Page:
WILMINGTON — Live performing arts will play a big part in a summer arts festival on Clinton County Courthouse square, planners said Monday.
The local creative arts to be presented live are expected to include vocalist solos, dancing, and theatrical previews or encores, said Main Street Wilmington Executive Director Bekah Muchmore.
Muchmore had a Monday appointment with Clinton County commissioners, and was seeking permission for courthouse square to be the site for the arts event, tentatively scheduled for the third weekend in June.
The hope is that the attractions will also include the culinary arts, adding further variety and taste to the event.
Though the celebration of the arts will span the weekend of June 17 through 19, the main event is Saturday, June 18 around the courthouse, Muchmore said.
A key goal, added Muchmore, is to “showcase” creativity that’s in the community.
The Saturday event is planned to go from noon to 11 p.m., with live entertainment peppering the Main Street side of the courthouse.
Food vendors will set up on the South Street side, with crafts sold at booths on-site.
Trevor Shoemaker, who is the events chairperson for Main Street Wilmington, told commissioners the event will be similar to the Rotary Club’s art shows held years ago.
Commissioners are expected to approve the use of the courthouse property for the arts celebration at their Wednesday session.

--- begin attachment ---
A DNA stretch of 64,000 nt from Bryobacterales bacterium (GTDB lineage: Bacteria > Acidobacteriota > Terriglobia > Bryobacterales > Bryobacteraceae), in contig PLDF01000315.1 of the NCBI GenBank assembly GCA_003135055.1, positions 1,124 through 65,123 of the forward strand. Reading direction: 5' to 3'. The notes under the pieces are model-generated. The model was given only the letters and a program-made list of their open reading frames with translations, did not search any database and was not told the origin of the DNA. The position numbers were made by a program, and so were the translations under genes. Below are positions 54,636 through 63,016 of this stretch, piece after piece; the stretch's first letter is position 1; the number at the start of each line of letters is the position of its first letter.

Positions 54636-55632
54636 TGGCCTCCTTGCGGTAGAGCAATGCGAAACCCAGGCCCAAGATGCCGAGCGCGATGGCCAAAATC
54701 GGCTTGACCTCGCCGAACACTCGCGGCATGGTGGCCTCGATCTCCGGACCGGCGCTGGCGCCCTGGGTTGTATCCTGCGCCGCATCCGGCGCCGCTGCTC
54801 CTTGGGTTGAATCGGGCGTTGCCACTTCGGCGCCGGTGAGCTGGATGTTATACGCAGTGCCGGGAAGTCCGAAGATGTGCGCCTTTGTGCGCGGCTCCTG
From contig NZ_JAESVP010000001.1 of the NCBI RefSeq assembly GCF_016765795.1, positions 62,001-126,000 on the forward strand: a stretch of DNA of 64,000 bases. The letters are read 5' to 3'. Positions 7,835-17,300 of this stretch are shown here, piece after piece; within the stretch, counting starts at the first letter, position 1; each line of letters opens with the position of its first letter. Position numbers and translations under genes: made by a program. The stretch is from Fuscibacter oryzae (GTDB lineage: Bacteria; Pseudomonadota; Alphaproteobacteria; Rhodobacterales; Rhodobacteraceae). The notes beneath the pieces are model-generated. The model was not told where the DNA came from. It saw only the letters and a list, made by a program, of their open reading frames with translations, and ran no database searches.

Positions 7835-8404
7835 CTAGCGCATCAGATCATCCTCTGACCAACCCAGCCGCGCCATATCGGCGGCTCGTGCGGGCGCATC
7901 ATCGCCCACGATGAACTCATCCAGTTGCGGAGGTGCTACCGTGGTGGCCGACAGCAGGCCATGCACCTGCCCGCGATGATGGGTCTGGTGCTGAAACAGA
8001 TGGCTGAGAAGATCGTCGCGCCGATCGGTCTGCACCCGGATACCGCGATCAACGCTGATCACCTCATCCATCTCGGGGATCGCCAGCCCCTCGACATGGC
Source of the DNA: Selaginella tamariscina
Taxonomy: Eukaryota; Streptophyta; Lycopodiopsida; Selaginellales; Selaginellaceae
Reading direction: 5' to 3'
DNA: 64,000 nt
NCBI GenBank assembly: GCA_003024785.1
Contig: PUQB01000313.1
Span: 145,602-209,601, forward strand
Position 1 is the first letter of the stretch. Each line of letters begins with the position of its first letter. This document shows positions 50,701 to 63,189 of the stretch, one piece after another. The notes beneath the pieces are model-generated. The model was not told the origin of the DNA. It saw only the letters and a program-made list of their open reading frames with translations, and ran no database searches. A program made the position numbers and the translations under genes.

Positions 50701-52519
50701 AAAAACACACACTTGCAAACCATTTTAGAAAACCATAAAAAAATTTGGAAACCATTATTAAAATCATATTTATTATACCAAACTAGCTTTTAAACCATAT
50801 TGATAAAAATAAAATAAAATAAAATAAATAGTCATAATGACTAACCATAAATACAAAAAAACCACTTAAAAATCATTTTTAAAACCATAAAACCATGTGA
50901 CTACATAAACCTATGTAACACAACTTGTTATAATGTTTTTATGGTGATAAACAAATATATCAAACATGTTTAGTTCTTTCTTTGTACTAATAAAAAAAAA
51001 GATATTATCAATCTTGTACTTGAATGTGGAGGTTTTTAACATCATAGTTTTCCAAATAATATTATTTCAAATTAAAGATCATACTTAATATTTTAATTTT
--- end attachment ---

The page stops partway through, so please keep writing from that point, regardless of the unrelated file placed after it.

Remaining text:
At a second Monday appointment in front of county commissioners were representatives of the city and county parks along with two men involved in the Little Hearts Big Smiles (LHBS) playground on Five Avenue designed for all children, including those with special needs.
Barry Wulf and Michael Flanigan with LHBS sought and received verbal support from the commissioners for the not-for-profit organization to submit a project proposal in the state’s upcoming Capital Improvement Budget Bill.
The organization plans to seek the state bond funding for handicap-accessible restrooms at the playground. Wulf said such facilities are the next step for the playground. The all-children playground has become a destination park for people around the region, he added.
Flanigan said handicap-accessible restroom facilities would help “finish off this asset” by providing a key component, currently lacking.
Wilmington City Parks & Recreation Director Lori Kersey Williams said of the playground proposal, “We want to make it as good a place as it can be.”
Noting the nonprofit has raised a lot of money to build the playground and pave a parking lot, Williams said she and others “feel like at some point capital improvements are the responsibility of the government” in providing services to a broad array of people.
She added the funds sought are through bonds that will be sold to support the selected capital improvement projects, and are not taxpayer dollars.
Reach Gary Huffenberger at 937-556-5768 or on Twitter @GHuffenberger.
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